History of Portability in Linux
When Linus first unleashed Linux on the unsuspecting world, it ran only on Intel 386 machines. Although the operating system was rather generalized and well written, portability was not a major concern. In fact, Linus even once suggested Linux would never run on anything but the i386 architecture! In 1993, however, work began on porting Linux to the Digital Alpha architecture. The Digital Alpha was a modern high-performance RISC-based architecture with 64-bit memory addressing. This is a stark contrast to Linus's original 386. Nonetheless, the initial port of Linux to the Alpha took about a year, and the Alpha became the first officially supported architecture after x86. This port was perhaps rather difficult because it had the unwelcome challenge of being the first. Instead of simply grafting support for the Alpha onto the kernel, pieces of the kernel were rewritten as needed with portability in mind. Although this made for more work overall, the result was much cleaner and future porting was made much easier.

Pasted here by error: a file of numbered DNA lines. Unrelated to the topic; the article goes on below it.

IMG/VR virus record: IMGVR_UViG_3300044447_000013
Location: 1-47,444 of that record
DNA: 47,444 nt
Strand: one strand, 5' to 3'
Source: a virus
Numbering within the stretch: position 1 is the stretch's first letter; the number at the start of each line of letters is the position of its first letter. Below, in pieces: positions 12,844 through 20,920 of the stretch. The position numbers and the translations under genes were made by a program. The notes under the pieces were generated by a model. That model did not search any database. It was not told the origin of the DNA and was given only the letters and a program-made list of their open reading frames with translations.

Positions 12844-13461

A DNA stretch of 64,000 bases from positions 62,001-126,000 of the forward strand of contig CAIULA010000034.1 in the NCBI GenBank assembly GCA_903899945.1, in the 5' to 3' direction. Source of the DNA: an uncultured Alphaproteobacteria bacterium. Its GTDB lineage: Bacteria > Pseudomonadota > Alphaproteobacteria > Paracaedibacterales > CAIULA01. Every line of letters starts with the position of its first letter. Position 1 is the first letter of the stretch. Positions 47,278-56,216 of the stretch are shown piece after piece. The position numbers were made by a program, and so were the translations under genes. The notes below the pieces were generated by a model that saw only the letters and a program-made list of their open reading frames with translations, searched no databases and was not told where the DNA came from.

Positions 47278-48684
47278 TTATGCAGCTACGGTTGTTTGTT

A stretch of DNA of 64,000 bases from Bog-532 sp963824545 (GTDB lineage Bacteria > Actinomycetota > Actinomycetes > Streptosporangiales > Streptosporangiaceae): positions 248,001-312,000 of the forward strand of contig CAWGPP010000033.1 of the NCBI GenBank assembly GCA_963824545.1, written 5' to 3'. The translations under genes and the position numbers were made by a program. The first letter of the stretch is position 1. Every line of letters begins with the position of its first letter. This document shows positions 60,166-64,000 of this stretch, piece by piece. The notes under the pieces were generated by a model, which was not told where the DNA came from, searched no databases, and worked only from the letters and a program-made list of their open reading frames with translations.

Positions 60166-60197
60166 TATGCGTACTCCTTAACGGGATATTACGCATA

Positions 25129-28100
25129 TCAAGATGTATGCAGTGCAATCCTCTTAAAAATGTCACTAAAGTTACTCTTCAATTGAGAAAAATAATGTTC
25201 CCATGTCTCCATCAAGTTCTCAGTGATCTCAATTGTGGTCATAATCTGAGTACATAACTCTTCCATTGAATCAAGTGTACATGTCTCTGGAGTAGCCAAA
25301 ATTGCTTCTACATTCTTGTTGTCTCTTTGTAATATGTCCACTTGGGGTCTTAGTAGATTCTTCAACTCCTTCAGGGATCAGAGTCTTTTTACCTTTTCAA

Although the first releases of Linux supported only the Intel x86 architecture, the 1.2 kernel series supported Digital Alpha, Intel x86, MIPS, and SPARCalthough support was somewhat experimental.
With the release of the 2.0 kernel, Linux officially added support for the Motorola 68k and PowerPC. Additionally, the architectures previously supported in 1.2 were labeled official and stable.
The 2.2 kernel series brought even more architecture support with the addition of ARM, IBM S/390, and UltraSPARC. A few years later, 2.4 nearly doubled the number of supported architectures to 15, as support was added for the CRIS, IA-64, 64-bit MIPS, HP PA-RISC, 64-bit IBM S/390, and Hitachi SH.
The current kernel, 2.6, brought the number of supported architectures to 20 with the addition of Motorola 68k without MMU, M32xxx, H8/300, IBM POWER, v850, x86-64, and a version of the kernel that runs in a virtual machine under Linux, known as Usermode Linux. The 64-bit s390 port was folded into the 32-bit s390 port, removing the duplication.
It should be noted that each of these architectures supports various chip and machine types. Some supported architectures, such as ARM and PowerPC, each support many different chips and machine types. Therefore, although Linux runs under 20 broad architectures, it runs on many more different machines!